7950-13 “Measuring the orbital angular momentum of light,” Miles Padgett (Univ. of Glasgow), et al. What conference chair David Andrews called “a groundbreaking and potentially very important paper” describes a new simple optical system for the highly efficient sorting of orbital angular momentum states. The system uses an image reformatter to map each input state onto a different lateral position in the output aperture. This near-perfect, separation of states potentially makes available the high information capacity of OAM in both classical and quantum applications.

MOEMS/MEMS

7930-13 “MEMS-scanned laser head-up display, Mark Freeman (Microvision). Head-up displays (HUD) in automobiles have been shown to significantly reduce accident rates by keeping the driver's eyes on the road. Scanned laser display technology is particularly well-suited to this application since the lasers can be very efficiently relayed to the driver's eyes. Additionally, the lasers are only turned on where the light is needed in the image. This helps to provide the required brightness while minimizing power and avoiding a background glow that disturbs the see-through experience.

7932-11 “Non-contact 3D fingerprint scanner using structured light illumination,” Mike Troy (Flashscan3D) et al. As crime prevention and national security remain a top priority, requirements for the use of fingerprints for identification continue to grow. As the size of fingerprint databases continues to expand, new technologies that can improve accuracy and ultimately matching rates will become more critical to maintain the effectiveness of the systems. A non-contact fingerprint scanner based on the principles of structured light illumination captures 3D data of fingerprints quickly, accurately, and independently of an operator.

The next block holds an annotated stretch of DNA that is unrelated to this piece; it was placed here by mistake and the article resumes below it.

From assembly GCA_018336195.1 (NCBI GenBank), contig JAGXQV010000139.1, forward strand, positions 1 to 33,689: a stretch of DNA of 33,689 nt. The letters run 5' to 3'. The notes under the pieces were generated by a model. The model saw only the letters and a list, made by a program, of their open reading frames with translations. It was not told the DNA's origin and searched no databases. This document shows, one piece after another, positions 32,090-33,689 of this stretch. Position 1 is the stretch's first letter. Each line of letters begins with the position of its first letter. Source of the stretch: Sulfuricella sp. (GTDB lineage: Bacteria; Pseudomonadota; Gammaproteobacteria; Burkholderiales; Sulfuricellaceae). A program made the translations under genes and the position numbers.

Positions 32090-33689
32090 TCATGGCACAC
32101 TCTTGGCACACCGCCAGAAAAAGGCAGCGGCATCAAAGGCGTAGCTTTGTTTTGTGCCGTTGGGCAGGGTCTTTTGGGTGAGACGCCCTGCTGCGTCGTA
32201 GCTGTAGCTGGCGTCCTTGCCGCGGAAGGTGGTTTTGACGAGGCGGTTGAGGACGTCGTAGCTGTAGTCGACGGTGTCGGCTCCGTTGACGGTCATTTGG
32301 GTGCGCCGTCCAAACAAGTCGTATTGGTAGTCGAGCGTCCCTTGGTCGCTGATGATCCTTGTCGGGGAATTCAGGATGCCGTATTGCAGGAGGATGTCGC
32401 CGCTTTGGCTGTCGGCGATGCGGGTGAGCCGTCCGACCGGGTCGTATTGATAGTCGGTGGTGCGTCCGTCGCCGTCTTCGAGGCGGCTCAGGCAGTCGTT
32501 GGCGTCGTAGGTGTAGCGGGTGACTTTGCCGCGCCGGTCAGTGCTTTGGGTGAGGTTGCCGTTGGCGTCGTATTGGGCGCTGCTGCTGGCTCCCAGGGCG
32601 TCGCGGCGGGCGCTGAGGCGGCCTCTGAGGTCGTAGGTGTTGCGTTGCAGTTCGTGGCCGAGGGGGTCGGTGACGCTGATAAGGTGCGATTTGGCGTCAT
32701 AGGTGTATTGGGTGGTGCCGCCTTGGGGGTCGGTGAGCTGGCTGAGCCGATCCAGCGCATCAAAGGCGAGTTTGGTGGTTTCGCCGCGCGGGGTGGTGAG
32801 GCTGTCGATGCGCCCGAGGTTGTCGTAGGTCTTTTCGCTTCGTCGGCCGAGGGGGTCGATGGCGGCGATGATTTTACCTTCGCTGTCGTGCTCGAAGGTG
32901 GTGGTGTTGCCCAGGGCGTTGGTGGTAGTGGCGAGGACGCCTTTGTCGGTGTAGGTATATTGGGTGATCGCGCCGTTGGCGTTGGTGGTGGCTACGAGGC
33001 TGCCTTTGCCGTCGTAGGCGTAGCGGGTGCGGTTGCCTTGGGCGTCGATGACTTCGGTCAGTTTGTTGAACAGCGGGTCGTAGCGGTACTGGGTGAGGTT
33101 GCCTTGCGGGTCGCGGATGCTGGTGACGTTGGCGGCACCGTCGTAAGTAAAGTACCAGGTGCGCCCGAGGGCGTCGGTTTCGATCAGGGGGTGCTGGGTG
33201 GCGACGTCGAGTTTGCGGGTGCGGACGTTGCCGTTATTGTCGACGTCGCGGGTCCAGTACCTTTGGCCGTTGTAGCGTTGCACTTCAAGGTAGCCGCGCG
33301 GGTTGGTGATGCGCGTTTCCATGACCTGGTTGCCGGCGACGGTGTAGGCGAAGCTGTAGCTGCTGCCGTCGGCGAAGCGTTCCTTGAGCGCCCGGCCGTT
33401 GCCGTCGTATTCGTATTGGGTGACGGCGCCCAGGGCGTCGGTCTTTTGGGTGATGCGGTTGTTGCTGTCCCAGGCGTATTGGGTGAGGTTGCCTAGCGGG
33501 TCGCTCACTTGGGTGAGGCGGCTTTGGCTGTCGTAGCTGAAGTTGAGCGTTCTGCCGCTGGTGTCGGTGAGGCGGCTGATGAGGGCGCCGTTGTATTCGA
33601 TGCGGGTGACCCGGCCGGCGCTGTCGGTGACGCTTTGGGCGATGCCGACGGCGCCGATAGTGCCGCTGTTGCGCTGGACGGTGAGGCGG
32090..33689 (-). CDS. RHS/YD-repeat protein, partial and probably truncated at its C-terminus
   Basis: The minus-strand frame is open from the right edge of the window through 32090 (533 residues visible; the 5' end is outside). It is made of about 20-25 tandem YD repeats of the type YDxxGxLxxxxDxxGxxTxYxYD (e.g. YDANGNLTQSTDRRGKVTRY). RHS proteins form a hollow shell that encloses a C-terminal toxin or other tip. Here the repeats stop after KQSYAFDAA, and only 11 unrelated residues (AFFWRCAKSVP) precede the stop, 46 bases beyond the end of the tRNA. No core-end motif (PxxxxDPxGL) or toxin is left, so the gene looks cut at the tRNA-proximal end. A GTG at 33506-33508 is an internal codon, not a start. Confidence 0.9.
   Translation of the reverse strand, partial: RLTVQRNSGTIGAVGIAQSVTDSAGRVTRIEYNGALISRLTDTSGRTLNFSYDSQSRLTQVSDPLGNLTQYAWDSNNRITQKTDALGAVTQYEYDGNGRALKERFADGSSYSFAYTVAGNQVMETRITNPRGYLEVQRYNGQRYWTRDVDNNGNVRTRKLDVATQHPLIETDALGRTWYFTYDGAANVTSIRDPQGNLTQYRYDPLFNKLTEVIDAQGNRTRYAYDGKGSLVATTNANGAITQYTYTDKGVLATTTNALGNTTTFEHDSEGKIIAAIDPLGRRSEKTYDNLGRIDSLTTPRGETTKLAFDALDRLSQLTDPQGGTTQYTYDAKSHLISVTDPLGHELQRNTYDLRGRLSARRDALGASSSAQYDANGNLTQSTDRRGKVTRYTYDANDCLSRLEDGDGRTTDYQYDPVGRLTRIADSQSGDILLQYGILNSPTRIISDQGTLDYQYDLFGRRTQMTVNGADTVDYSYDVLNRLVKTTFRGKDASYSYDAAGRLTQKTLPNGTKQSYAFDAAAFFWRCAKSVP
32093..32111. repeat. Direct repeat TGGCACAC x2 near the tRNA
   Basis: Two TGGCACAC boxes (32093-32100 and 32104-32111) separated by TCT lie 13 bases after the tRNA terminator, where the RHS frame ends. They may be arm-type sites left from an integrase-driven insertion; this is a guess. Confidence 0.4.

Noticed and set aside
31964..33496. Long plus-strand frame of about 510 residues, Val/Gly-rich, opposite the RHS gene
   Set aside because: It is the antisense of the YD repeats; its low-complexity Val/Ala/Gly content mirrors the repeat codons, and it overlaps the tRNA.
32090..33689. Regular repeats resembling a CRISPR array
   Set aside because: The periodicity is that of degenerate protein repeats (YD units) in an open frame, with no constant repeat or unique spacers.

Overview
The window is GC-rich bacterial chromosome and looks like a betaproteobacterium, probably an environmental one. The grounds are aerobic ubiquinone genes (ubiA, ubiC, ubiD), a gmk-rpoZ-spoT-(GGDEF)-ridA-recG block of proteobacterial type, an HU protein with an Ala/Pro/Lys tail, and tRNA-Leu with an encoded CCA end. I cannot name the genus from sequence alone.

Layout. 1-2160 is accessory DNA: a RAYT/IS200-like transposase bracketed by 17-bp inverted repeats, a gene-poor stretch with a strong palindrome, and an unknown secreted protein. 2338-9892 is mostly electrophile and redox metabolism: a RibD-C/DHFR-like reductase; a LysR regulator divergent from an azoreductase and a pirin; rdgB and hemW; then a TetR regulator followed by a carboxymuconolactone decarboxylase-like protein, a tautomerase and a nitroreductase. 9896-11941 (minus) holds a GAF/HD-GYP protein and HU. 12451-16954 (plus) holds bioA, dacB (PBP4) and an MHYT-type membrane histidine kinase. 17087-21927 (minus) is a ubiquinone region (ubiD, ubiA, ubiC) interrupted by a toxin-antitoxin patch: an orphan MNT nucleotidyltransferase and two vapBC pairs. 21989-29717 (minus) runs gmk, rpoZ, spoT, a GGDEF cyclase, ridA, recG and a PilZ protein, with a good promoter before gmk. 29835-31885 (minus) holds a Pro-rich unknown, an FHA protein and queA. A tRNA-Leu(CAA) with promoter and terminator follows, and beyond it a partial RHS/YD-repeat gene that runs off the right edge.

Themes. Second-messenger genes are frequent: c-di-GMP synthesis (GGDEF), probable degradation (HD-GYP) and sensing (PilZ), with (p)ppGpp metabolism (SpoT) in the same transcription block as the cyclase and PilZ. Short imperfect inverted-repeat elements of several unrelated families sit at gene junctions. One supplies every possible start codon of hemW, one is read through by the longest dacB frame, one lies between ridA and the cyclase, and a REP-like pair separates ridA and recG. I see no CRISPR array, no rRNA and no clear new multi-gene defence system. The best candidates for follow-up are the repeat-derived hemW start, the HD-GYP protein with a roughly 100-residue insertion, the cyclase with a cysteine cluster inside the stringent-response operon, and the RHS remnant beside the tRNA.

OPTO

7933-3 “Hot carrier solar cells: the ultimate photovoltaic conversion in practice,” Jean-Francois Guillemoles (Institut de Recherche et Développement sur l'Energie Photovoltaïque). Hot carrier solar cells (HCSC) provide an attractive solution to overtake the intrinsic efficiency limit for solar cells. By converting with improved efficiency the high energy range of the solar spectrum into electric power, they may allow conversion efficiencies above 50%, exceeding the single junction limit. Models have been proposed for ideal cells, where all losses are neglected. This papers reports on a model for a more realistic device including carrier extraction, carrier thermalization, and absorptivity losses, and compares the model to experimental data obtained on test epitaxial structures.

7939-28 “Power electronics for hybrid and all electronic automobiles,” Tetsu Kachi (Toyota Central Research and Development Labs). Power control circuits play important roles in hybrid and electric vehicles. Higher performance power devices are needed to improve efficiency and system cost, and new devices being developed are suitable for automotive applications.

7954-1 “Energy-efficient lighting for the human biological clock,” Dieter Lang (OSRAM) -- part of the LEDs conference special session on Light and Health: Human Factors for SSL. Noted conference chair Li-Wei Tu, “The advancing technologies of tunable LEDs enable the power of smart lighting solutions for energy efficiency while being biologically effective.”

7957-10 “Color holography for museums: bringing the artifacts back to the people,” Hans Bjelkhagen (Glyndwr Univ.), et al. “This is the first time museums have arranged an exhibition using the new super-realistic color holograms recorded in nano-structured recording materials, to display artifacts instead of using the real objects,” Bjelkhagen said. “The images are so real that it is not possible to see the difference between the artifact itself and the image of it.” Representative holograms will be on display during the presentation.